In every culture, there are rites of passage that tell people they are moving into adulthood. Things like high school graduations or Bar Mitzvahs help young people move from one stage of life into the next. One such rite of passage is a person’s first credit card.
Every year, millions of young adults are approved for their first credit cards. A first credit card is an opportunity-an opportunity to build one’s credit and to make purchases that couldn’t be made before. A first credit card is an exercise in responsibility, but also holds the potential to leave many young adults in a financial hole.
A credit card is a gift and a privilege and shouldn’t have to become a burden. To ensure that your first Visa or American Express doesn’t leave you broke and owing, there are some simple rules of thumb to follow. If you stick to these guidelines, your first credit card will be, and continue to be, a great financial tool, rather than a financial burden.
Do not spend money that isn’t in your bank account. One of the pitfalls of credit cards that all cardholders are in danger of is spending money that they don’t have. Because a credit card extends a person funds in advance of repayment, some people get into the mentality that it’s like a loan that they can pay off little by little. This logic isn’t necessarily wrong, but it’s not the soundest way to view your credit card usage. So, before you make a purchase with your new credit card, ask yourself if you could pay the balance of this purchase today with what’s in your bank account. If the answer is no, it might not be the best idea to buy the item now. If you do, you run the risk of falling into debt, which will negatively affect your credit-the opposite of what you want your credit card to do.
Know when to use your credit card. The best and most responsible way to use your credit card is to buy only the items you were going to pay for anyway. Each month you have certain expenses like utility payments and groceries that need to be paid for. Since you’re already budgeting money for these expenses, you can pay for them on your new credit card and then pay off the balance with the money you set aside for these expenses in the first place. That way, you will pay off everything that you need to, build your credit, and avoid debt all at the same time.
Pay your balance on time and in full. One of the dangers of many credit cards is that not required to pay your entire balance when making payments. Most credit card companies will set a minimum payment amount to be paid each month that is only a fraction of what is actually owed. When you make your monthly payments, pay the full amount of your balance. You will pay interest on whatever balance is left unpaid. If, when the payment is due, you are unable to pay in full, then you did not follow the first two tips well. Also, make payments on time. Late fees on credit cards vary from company to company, but there is no need to pay money into your credit card unnecessarily.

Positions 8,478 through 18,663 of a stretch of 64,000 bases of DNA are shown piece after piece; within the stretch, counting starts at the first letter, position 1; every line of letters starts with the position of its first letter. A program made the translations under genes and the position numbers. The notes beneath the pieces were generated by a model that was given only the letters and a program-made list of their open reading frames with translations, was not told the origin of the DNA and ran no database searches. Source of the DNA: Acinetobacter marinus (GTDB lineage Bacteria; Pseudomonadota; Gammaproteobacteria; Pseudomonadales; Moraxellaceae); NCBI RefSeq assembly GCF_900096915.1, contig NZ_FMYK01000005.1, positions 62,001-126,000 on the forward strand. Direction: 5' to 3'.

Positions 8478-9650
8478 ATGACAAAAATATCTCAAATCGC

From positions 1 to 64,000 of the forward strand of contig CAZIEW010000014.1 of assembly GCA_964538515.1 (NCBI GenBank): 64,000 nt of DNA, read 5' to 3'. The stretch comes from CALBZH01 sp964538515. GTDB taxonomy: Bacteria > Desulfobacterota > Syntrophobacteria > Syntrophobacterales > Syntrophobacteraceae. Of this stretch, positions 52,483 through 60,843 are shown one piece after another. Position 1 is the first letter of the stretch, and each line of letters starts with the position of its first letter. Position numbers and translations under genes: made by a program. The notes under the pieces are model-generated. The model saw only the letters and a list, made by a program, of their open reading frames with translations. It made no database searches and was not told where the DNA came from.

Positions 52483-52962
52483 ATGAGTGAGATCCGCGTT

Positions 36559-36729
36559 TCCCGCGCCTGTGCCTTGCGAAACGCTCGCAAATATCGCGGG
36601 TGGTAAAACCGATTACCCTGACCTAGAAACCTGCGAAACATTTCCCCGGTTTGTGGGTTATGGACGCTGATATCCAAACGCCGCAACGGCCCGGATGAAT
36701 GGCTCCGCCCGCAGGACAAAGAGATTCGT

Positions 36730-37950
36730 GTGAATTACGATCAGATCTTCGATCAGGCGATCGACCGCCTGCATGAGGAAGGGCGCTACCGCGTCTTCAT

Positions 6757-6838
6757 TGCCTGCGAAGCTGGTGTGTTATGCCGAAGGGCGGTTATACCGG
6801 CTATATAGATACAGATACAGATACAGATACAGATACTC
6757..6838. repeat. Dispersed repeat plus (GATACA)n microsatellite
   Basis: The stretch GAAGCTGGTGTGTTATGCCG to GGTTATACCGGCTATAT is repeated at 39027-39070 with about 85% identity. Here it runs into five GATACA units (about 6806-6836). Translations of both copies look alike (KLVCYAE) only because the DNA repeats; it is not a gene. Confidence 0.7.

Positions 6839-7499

Minimize expenses to avoid “emergency” charging.
Utility payments are a great example of emergency charges. A good example are those that utilize budget billing to keep their costs fixed on electricity each month. At the end of the year, they receive an invoice for the amount they went over or under the fixed payment each month, and payment is due within a few weeks from that date. This often leaves you no choice but to add your utility payments to a credit card, and some of these can take months to pay off.
Some areas are monopolized, but in others you have a choice of utility providers. Many people don’t know this and I was one of them. A friend told me about a website that allowed me to compare utility rates and choose the best fit for my family and me.
If you stick to these thee tips, your credit card will be a tool for betterment rather than a shovel with which to dig yourself into a financial hole. Whether you’re making a payment to your electric provider or buying all the fixings for a big dinner, spend wisely and within your means on your credit card and you will be far ahead of the curve.